With the announcement of the England squad, there were a few surprise inclusions in the form of youngsters Andros Townsend and Ross Barkley, with most of the remaining players included as expected. However, one potential area of weakness is in the centre of defence. With the lack of a real leader in the heart of the Three Lions’ rearguard, should Tottenham skipper Michael Dawson feel aggrieved not to be named in the contingent?
In days past England could rely on commanding figures such as John Terry or Rio Ferdinand to organise the team’s back four, be vocal in their communication and inspire by their actions.
However, the four central defenders in Roy Hodgson’s latest squad do not have the same stature as the afore-mentioned veterans. The British side will field two of Phil Jagielka, Gary Cahill, Phil Jones and Chris Smalling in the upcoming World Cup qualifiers against Moldova and Ukraine.
Although these Premier League players should be good enough to deny the limited attacking abilities of Moldova and negotiate an away day in Ukraine, with a World Cup less than a year away Hodgson needs to assess his options.
Michael Dawson has played a significant role in Tottenham’s progress over the last 12 months, but flown under the radar slightly with others capturing the limelight. With defensive partner Jan Vertonghen certainly more comfortable on the ball and impressing in his debut campaign in England, Dawson’s role in Spurs’ record Premier League point total last season has been understated, but should not be overlooked.
Although Vertonghen adds a touch of class and his technique catches the eye, Dawson is Tottenham’s talisman and adds brawn and a no-nonsense approach to the team’s defence. He is a leader on the pitch, puts his body on the line in every game he plays and wins the lion’s share of his battles against Premier League forwards.
Dawson’s future in north London was under threat shortly after André Villas-Boas took charge at White Hart Lane, but the Portuguese manager will be mightily glad he kept the former Nottingham Forest man now. The 29-year-old’s positional play and marking at set-pieces, weaknesses in his game in his early days at Spurs, have improved dramatically. He regularly displays the passion and commitment to be a real leader for Tottenham, which could be an asset for his country.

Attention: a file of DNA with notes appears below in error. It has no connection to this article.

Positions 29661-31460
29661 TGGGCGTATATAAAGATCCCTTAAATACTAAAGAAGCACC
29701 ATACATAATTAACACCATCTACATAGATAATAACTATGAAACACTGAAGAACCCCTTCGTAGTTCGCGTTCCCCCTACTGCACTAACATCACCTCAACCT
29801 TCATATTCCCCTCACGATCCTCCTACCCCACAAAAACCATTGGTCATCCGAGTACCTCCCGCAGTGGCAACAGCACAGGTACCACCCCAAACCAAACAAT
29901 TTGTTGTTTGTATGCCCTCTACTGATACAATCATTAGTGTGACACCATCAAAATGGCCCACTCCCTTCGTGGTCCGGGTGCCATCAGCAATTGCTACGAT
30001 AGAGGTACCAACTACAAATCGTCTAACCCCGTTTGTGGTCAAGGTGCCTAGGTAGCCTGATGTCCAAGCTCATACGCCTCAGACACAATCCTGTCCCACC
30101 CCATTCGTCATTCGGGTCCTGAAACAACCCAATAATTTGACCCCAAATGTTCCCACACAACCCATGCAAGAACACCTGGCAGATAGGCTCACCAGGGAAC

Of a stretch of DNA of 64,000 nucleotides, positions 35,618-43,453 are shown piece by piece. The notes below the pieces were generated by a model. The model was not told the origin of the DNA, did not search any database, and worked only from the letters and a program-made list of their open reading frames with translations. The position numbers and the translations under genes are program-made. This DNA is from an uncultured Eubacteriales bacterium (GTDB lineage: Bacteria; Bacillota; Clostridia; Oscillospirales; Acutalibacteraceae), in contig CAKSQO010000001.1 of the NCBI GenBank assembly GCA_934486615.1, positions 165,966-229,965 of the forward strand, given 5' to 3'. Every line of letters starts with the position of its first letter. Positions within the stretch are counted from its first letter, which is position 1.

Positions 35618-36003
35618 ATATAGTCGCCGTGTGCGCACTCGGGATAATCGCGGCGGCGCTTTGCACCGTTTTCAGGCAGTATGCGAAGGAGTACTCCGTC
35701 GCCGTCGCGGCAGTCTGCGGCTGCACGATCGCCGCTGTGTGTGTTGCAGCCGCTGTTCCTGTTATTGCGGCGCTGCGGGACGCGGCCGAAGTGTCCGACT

Although Jagielka, Cahill and Jones’ inclusion is justified, Chris Smalling’s presence is slightly confusing. The Manchester United man, when fit and able, is an accomplished player with a bright future for club and country. However, his chances to play at Old Trafford of late have been very limited.
While Dawson has been leading Tottenham to back-to-back clean-sheet wins this season, Smalling has been sitting on the United bench. The former Fulham man has not played one single minute of Premier League action this season, yet he is included in the national squad – something doesn’t add up.
Smalling was plagued with injuries last season and only managed 15 appearances, 10 of those in the starting XI, for United in the league. The versatile defender looked really promising in the early days of his career at Old Trafford, but has not displayed the same form, largely due to injuries, since 2011-12.
There is an argument that the United man’s versatility could cover right back, but with Phil Jones, Glen Johnson and Kyle Walker in the squad there is no need for Smalling to play there.
It appears that Hodgson has selected Smalling in the squad on past performances from over a year ago, and on reputation, not current form. Dawson is in his pomp and deserves a chance on the international stage, while Smalling has been sitting on the United bench.
With a lack of real leaders and authority at the back for England, Tottenham’s inspirational captain Dawson is much more likely to provide it than an out-of-favour Smalling.